How studying frog eggs enabled understanding of human facial deformities
- Wits University
A Wits alumna and renowned biologist shared how her international career started with unravelling 'ant songs' and scrutinising frog eggs.
Biologist Professor Hazel Sive, an expert in facial deformities, addressed Wits graduates at the 12 December 2022 graduation ceremony at which she was awarded an honorary doctorate in engineering.
The honorary degree recognises Sive’s significant contributions to understanding the ‘construction and engineering of people’ and promoting academic excellence and international partnerships in Africa.
In her address to graduates from the Faculty of Engineering and the Built Environment, Sive set off by describing herself as a type of engineer, architect and planner interested in the constructing of people.
She regaled guests in the Great Hall about the beginning of her career – initially sparked by a project to explore how a type of ant, called Odontomachus, sang to communicate with others.
Working with a gigantic electron microscope in a darkened, cool room, Sive came across a patch of ridges on the head of the ant, “Maybe 10 ridges, exactly the same height and exactly parallel. I had no idea what this meant, but I thought it was amazing that such perfect geometry could be built in an ant,” she said.
This delighted her professor who declared that she had discovered the musical instrument.
“The song was made because hairs on the front leg of the ant moved across the ridges on the head and the spacing between them gave the frequency of the song,” she said.
For Sive, it was a beginning: “That was one of the ways I started to become fascinated with how life was designed and built.”
Another research project assigned by her lecturer Professor Barry Fabian, investigated the South African claw-toed frog, Xenopus, confirming Sive’s interest in the composition of life.
“I was tasked with collecting frog eggs, growing them to the next step called ‘embryos’, that grow to become tadpoles. I did this on the top floor of the Wits Biology Building, keeping thousands of embryos in rectangular plastic dishes.”
This experience was truly magical said Sive, as it stimulated dozens of questions and set in motion her career path of discovery, design and building around the construction of life.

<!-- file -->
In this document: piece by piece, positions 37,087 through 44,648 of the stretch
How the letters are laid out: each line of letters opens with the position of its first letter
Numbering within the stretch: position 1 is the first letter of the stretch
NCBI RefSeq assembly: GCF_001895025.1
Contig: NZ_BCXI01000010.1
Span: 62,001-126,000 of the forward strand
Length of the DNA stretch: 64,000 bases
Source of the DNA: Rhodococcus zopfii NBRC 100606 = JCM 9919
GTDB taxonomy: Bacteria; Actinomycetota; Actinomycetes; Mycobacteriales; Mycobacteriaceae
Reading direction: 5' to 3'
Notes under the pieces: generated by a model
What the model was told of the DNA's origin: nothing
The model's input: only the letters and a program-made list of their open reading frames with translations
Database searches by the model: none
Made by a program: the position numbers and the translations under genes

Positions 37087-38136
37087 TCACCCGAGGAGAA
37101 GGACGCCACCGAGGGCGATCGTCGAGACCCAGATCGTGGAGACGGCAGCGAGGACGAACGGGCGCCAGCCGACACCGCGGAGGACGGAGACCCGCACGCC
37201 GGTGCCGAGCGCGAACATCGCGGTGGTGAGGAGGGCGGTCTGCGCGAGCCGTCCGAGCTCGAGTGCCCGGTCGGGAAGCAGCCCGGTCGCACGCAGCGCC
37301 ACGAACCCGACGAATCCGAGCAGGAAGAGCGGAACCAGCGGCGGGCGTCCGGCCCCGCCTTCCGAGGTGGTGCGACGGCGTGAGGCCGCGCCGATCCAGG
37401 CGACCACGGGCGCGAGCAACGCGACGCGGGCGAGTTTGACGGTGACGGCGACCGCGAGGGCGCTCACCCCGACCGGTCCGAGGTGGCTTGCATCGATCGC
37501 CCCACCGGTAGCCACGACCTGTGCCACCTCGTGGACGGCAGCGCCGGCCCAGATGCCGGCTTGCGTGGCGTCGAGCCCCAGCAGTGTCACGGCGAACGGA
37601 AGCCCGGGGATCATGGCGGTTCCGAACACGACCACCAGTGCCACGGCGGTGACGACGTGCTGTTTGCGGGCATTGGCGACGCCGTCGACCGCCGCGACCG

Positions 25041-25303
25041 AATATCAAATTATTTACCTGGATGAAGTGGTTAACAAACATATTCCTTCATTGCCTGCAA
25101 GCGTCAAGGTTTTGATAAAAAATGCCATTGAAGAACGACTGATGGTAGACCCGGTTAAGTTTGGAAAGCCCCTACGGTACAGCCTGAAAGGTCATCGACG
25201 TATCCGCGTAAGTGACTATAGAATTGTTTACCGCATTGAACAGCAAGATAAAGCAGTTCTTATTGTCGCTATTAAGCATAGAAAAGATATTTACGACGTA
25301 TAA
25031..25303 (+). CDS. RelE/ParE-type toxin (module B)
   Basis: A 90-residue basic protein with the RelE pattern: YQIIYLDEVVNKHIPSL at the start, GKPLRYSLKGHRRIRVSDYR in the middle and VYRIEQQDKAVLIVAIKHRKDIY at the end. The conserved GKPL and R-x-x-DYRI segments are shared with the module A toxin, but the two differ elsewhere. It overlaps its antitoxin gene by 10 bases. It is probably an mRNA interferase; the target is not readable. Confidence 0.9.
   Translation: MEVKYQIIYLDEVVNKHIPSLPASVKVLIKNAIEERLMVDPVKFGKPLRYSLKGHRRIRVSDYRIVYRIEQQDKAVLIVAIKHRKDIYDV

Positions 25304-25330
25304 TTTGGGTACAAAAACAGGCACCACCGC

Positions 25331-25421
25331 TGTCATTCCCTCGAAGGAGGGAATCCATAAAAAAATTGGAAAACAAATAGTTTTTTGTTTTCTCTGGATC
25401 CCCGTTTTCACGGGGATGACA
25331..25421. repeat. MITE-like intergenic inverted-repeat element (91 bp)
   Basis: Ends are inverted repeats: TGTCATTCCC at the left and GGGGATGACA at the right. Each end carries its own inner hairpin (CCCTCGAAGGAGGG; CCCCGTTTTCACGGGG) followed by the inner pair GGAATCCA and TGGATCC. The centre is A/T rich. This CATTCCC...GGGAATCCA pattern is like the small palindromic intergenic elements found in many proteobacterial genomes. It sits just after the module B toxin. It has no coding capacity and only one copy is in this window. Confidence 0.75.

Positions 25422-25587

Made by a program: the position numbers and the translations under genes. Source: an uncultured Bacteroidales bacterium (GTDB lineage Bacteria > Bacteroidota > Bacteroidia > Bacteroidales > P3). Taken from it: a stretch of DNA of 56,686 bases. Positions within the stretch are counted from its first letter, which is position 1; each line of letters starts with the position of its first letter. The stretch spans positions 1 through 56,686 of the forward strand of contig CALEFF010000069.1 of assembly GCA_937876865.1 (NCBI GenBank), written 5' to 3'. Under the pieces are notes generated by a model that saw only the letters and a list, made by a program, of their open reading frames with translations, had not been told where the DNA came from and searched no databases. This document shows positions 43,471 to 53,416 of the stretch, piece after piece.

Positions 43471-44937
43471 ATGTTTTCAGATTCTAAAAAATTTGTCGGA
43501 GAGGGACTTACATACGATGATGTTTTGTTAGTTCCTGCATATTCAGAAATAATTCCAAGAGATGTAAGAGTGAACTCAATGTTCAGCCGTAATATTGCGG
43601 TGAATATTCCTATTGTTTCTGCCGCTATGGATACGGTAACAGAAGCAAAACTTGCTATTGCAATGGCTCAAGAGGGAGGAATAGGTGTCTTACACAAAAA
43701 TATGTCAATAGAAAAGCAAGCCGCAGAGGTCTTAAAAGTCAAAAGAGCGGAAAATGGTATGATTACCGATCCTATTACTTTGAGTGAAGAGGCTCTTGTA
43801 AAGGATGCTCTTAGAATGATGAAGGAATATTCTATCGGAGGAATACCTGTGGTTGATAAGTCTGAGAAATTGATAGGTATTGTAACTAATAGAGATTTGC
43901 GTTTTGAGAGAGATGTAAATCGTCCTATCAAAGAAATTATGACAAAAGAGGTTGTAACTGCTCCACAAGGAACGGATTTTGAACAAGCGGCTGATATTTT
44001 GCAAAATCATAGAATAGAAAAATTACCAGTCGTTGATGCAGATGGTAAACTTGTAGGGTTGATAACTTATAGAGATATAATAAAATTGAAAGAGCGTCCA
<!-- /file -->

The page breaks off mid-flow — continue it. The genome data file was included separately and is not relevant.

This path took Sive on a route where she ultimately led research groups that contributed unique and crucial knowledge, defined dozens of genes (the plans) and novel processes by which cells work together to build the face and brain.
“Much of our work has used frogs as a model for people – the same kind of South African frogs I first met in the Biology Building. What I learned about frogs at Wits has eventually made me a world expert in this system,” said Sive.
“We’ve determined what contributes to some human facial and brain disorders [in humans], and suggested groundbreaking potential therapies, including modified lipids and hydrogel implants.”
Careful not to make her journey as a straight path filled with success or to downplay the challenges of the working world, Sive now the Dean of Science at Northeastern University, assured graduands that uncertainty and knowledge gaps can always be filled with continued learning and asking for help when needed.
"It’s been more than 40 years since I received my Wits degrees. It was a great privilege to be educated at Wits, and the training I received here has been the most important and useful of my life. I’ve been lucky to work at several excellent universities, but Wits is the university closest to my heart. I’m sure each of you will remain a proud Witsie forever."
Read the speech by Sive.
Rooted in Africa
Sive is not only a proud Witsie but an African at heart who has harnessed her international position for the good of the continent and the global science community. According to her citation,
Sive has developed and grown broad engagements with South African and African universities. In her role as Faculty Director of the Massachusetts Institute of Technology (MIT)-Africa Initiative, which falls under MISTI [the MIT International Science and Technology Initiative], she has developed a number of strategic initiatives in Africa. These have supported both educational and research collaborations in Africa, leading to mutually beneficial partnerships and programmes.
The MIT-Africa internships are one such programme which, each year, sends dozens of MIT interns to Africa. Approximately 40 Wits students each year work with MIT students on a digital innovation and entrepreneurship programme, which is run in partnership with the Wits Tshimologong Digital Innovation Precinct.
Sive has also helped to facilitate numerous visits and engagements between Wits academics and MIT senior executives. In addition to the programme in South Africa GSL runs similar bootcamps in Rwanda, Brazil, Peru, Azerbaijan, Mexico and Nepal.